On February 3rd, we had a telephone interview with singer Luke Pritchard about their fourth album ‘Listen’ released last September. After playing it from start to finish it’s clear that the boys from Brighton have travelled a long way since 2006’s debut Inside In/Inside Out. Here what he told us.
Sunday night the band performed in a packed-to-the-gills Fabrique in Milan.
Hello Luke, nice to have the chance to speak together. Where are you?
I am in Munich right now and it’s snowing! I am getting ready for a new gig tonight in a place called Tonhalle.
First of all, thank you for your time. I would like to ask you more about the new album ‘Listen’ as it has a radical change of direction compared to your previous works.
Are you satisfied? And where the new inspirations come from?
Well, yes, i am really happy with that. This album is about pure expression, like an experiment. Even the way we made the album felt fresh and very new to me. Rather than us just being a band in a room, playing our guitars with the vocal over the top, which is what we’d always done before, we were really listening to what was going on around us, picking up ideas. The whole thing was much more natural. I got in touch with someone in London, a very young guy called Inflo, 25 years-old, coming from the world of hip-hop, and we started working of this project with a shared desire to break out of the institutionalized music industry.
You are fusing soul, funk and even Ethiopian Jazz. How did it come?
The groove is not really jazz, is very funky with jazz poison and that is something new that inspired me.I got really into stuff like Ethiopian jazz and that sort of thing, and you can hear it on the record. I wanted to use lots of percussion… The album was recorded in a jazz way: we never went to play the same way twice; it’s very live and in-the-moment. That was definitely a sort of big fusion for the album.
Electric church music. Tell me more about the spiritual aspect of the album.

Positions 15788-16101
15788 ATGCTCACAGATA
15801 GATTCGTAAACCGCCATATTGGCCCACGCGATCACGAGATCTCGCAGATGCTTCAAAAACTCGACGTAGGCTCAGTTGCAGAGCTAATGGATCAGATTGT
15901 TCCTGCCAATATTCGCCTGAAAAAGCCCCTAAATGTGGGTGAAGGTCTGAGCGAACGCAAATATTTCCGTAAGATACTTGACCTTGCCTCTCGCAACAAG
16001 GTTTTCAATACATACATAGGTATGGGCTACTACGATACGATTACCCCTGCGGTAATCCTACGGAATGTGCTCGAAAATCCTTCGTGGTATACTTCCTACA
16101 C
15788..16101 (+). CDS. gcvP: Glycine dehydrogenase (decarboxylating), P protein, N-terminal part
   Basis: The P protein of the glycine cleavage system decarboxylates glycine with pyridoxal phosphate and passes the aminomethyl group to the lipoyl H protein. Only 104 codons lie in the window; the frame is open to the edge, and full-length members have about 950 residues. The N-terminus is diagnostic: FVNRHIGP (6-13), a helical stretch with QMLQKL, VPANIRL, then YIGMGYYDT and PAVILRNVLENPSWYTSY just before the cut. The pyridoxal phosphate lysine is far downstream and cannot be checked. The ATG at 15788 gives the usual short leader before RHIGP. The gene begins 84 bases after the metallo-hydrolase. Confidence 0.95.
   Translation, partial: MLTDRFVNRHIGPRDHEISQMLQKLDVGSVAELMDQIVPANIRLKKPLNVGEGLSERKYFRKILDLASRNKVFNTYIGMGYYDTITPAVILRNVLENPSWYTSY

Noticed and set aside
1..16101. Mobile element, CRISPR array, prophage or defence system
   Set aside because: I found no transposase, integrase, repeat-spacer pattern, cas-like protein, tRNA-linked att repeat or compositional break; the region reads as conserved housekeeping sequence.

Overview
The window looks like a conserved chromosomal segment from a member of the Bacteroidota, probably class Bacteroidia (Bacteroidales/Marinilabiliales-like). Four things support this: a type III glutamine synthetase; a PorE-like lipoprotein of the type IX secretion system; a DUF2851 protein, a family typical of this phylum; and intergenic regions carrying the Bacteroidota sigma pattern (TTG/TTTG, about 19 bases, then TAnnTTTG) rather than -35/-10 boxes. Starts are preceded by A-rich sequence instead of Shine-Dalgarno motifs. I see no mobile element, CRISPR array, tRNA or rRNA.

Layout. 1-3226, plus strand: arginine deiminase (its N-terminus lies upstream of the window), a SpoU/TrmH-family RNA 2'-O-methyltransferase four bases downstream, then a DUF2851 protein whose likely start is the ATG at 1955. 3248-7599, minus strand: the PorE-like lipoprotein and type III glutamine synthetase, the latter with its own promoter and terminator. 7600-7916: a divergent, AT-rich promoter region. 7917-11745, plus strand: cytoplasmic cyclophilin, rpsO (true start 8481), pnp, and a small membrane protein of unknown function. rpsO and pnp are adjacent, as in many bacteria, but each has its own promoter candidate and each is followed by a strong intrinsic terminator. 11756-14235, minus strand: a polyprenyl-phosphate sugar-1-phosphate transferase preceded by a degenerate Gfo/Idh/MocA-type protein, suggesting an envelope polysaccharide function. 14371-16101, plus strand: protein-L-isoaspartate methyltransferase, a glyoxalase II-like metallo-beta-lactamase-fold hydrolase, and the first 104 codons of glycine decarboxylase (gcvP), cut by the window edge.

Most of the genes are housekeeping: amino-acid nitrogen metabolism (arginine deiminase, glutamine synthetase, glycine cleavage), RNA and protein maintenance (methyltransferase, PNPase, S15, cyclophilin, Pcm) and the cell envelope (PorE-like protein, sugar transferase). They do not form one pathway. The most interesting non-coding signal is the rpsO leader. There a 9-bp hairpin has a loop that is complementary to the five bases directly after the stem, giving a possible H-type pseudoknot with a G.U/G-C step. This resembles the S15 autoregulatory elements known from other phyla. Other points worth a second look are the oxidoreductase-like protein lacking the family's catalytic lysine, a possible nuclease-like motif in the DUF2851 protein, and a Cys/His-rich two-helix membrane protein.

There’s a spiritual aspect to the album, even if it is not a religious album. It sounds like ‘the modern church’, for me the modern music.
I was inspired by a lot of old gospel recordings and seeing gospel choirs and in a way it was like deconstructing how we work and build it up again.
You are a big fan of Bob Dylan. Who do you like nowadays?
There are few people that inspires me: Lykke Li for example, i really like her style and i think she is extremely talented in everything she does.
Who else, let me think… Damon Albarn (singer of the Blur), i have been listening a lot of to his work. And Kanye West’s production, brilliant.
But we do not want to sound like anyone now in a way, as we always try to find the magic in the music we do, bringing our values and something magical.
We are impressed by ‘See Me Now’ that is a letter to your dad, a true ballad.
Thanks, it is. I wrote it with the producer Inflo. I did’t particularly want to write that song… We were just talking in the studio, I was telling him about my dad that passed away when i was really young and suddenly he said “we should put it in a song” and that’s how it was born. So i wrote the lyrics and he wrote the piano part. It came very quickly, it was one that song that was just so quick to do. And i am happy i did it because it’s full of meaning and beautiful to me.
Where are you looking forward to play this year? Any preference in terms of festival for example?
Can I tell you the truth? … I don’t even know where we are playing next (laughs). You know, with that kind of thing we travel from country to country and sometimes do not even know where we are going to stop.
But on the other side it’s really cool and i look forward to my next gig in Italy. I think we are just doing Milan but i wished we could also do Rome.
So, RedMilk, see you at the gig?
Of Course Luke, see you there, we look much forward to it!
Sunday night it was 1 hour and 15 minutes of good, vibrant music with a crowd on fire.
Photos by Fabrizio Consoli for RedMilk – instagram @fabconsoli
Special thanks to VIVO Concerti www.vivo.it